ThermalTake 420W Silent Purepower Active PFC

Form Factor

ATX Tower

Rating

420Watts

Onboard Fans

2 80mm Temperature Controlled Dual Ball Bearing

Other Features

Active PFC

Provisions

9 full size molex
3 half size molex
1 ATX 12V
1 AUX
1 3pin fan sensor

Connection

ATX

While the myth about PFC may have been slightly debunked, the ThermalTake 420W PSU does have some other neat advantages to it.  The first thing we noticed about the power supply was the flush fan grills.  For our roundup, this is the only unit to incorporate such a feature.  Although it seems not particularly important, the advantage of flush fan grills pays off with an older case.  Sometimes, cases are designed poorly and might just be slightly offset enough to prevent an easy installation with a fan grill in the way.  Anyone who has gone out of their way to get a new PSU and found they had to use an excessive amount of force to get it in the case knows exactly what we are talking about.

ThermalTake, of late, has spurred a fairly large marketing campaign.  Purepower units are becoming ever increasingly popular, especially among online retailers.  ThermalTake has done a good job in branching out their name and while expanding into other markets such as case and power supplies. Only a benchmark will tell of the Purepower is truly a worthy power supply among the others.



Enermax EG465 Active PFC

We had fairly high expectations for Enermax when we decided to do our shootout.  Enermax’s website details a bit of information about their supplies, and like Antec, Enermax is no newbie in the power supply industry.  Similar to the ThermalTake supply, this EG465 also boasts Active PFC.  However, unlike ThermalTake, Enermax does not seem to make the same out of context claims on the advantages of PFC. 


Enermax 460W 465AX-VE Active PFC

Form Factor

ATX Tower

Rating

460W

Onboard Fans

1 92mm Temperature Controlled Dual Ball Bearing
1 80mm Manual Controlled Dual Ball Bearing

Other Features

Active PFC
Copper EMI shielding
Manual Fan Control

Provisions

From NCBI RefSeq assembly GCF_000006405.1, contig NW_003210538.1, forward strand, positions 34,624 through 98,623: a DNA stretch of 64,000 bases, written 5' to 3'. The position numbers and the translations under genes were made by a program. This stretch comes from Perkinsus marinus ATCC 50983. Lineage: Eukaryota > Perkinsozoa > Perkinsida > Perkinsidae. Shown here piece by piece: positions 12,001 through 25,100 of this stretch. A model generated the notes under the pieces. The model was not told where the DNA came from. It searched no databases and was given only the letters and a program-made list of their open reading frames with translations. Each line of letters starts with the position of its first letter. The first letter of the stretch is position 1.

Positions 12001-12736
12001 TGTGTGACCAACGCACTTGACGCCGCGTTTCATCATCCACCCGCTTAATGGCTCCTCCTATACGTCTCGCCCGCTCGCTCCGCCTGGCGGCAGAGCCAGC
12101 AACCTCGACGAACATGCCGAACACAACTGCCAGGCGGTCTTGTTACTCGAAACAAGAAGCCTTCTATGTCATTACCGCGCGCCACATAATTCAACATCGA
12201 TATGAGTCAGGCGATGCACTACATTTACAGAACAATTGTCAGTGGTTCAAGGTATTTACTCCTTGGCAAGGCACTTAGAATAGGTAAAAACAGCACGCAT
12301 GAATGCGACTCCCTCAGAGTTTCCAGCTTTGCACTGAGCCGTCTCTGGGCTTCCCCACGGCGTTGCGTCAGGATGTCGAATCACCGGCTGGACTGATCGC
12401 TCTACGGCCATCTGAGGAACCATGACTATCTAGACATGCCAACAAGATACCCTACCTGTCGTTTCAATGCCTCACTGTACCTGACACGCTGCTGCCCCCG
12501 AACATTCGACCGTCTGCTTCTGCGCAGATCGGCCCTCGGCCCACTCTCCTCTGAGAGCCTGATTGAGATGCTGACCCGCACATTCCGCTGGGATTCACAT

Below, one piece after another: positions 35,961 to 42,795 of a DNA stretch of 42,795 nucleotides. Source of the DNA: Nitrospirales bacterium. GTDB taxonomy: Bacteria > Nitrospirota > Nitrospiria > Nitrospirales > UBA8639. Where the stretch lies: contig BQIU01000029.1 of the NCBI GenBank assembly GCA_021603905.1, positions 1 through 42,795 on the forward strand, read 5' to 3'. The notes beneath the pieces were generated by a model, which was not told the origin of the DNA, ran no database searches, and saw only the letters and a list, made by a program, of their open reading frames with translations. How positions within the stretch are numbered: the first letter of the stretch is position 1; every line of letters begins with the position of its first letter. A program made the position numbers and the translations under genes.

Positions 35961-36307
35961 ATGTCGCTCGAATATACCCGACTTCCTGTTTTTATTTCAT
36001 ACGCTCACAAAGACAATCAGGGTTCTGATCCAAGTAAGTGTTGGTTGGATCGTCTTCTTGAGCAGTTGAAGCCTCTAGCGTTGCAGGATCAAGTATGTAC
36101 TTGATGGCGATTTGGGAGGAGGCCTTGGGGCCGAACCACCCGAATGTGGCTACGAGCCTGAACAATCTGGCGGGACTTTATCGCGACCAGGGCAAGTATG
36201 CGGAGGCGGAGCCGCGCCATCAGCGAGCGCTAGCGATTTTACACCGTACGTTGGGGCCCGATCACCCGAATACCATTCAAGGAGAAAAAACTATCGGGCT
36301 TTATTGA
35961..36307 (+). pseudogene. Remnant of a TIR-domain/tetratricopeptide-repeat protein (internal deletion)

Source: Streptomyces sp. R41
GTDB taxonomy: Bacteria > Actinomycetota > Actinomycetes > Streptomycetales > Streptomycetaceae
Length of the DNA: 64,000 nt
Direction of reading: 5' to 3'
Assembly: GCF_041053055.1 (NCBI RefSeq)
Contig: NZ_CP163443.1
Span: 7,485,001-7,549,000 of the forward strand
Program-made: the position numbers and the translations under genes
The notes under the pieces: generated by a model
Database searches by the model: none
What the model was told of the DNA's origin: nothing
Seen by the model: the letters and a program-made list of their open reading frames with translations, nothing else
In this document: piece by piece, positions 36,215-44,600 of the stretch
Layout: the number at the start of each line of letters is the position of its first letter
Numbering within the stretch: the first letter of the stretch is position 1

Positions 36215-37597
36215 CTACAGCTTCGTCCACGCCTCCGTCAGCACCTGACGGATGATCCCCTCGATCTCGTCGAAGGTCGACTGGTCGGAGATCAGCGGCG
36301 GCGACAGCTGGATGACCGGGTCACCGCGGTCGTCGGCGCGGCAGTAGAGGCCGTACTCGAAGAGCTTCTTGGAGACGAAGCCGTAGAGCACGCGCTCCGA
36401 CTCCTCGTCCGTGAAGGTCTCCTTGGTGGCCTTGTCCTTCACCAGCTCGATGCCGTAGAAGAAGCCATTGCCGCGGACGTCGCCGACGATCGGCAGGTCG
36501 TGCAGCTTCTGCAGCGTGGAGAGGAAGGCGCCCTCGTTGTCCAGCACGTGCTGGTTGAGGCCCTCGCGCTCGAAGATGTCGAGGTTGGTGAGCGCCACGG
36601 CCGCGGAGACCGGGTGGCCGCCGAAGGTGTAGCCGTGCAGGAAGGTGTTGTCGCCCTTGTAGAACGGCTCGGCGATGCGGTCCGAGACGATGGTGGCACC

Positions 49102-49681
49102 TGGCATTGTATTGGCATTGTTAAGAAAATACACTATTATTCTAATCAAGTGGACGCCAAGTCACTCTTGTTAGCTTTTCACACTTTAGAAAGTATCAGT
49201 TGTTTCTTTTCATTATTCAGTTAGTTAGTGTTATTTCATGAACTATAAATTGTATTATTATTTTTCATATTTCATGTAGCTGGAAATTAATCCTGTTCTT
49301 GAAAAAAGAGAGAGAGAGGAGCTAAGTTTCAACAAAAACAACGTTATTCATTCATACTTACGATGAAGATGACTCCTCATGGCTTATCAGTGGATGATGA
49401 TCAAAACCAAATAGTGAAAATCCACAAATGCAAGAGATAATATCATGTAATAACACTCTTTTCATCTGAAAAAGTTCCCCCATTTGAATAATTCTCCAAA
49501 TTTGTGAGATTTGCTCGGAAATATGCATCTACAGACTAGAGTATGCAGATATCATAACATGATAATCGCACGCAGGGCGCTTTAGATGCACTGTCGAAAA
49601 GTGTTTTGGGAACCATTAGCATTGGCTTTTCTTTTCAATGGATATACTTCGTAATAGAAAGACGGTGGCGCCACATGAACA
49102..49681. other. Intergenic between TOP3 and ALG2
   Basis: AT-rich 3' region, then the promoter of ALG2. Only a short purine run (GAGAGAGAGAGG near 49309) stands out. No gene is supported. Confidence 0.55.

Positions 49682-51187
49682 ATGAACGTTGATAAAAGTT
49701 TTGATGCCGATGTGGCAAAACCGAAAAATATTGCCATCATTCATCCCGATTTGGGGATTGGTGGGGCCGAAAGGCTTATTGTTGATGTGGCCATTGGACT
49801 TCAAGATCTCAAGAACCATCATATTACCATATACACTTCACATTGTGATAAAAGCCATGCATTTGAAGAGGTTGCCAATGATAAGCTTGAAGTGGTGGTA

8 full size molex
2 half size molex
1 ATX 12V
1 AUX
1 3pin fan sensor

Connection

ATX

The first thing we recognized as unique with this power supply was the ATX and auxiliary cabling on the unit.  While the other three units have a thin nylon mesh sheath, the EG465’s cabling is actually shielded in a 2mm plastic tube.  This tube acts as a protective barrier to the main wires and also keeps them organized.  We really thought this was a great step up from other units; kudos to Enermax.

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Another ‘new’ feature on the EG465 was the heavily advertised copper shielding around the internal circuitry.  In theory, this should reduce EMI and produce a cleaner signal along all of the power rails.  We opened our Enermax, and using the crude “bleach test,” we were able to confirm that the copperish metal around the components inside the unit were in fact copper. 

Enermax also prides itself in having one of the most unique fan control options on the market.  The internal 90mm fan is controlled solely on a thermal resistor inside the unit.  This does not differ much from the other 3 units we are reviewing today.  The rear exhaust, on the other hand, is controlled via a small knob on the rear of the unit.   Most people will simply just leave it on maximum, but enthusiasts who take noise levels very seriously will have no problem adjusting this fan with the knob.  There is clearly an audible difference between the highest and lowest settings. 

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For the most part, Enermax’s unit demonstrates more unique qualities than Vantec’s Stealth unit, but at a lower cost; around 100USD.  We will see if this well rounded supply can also live up to its name in the benchmark.



Math, Anyone?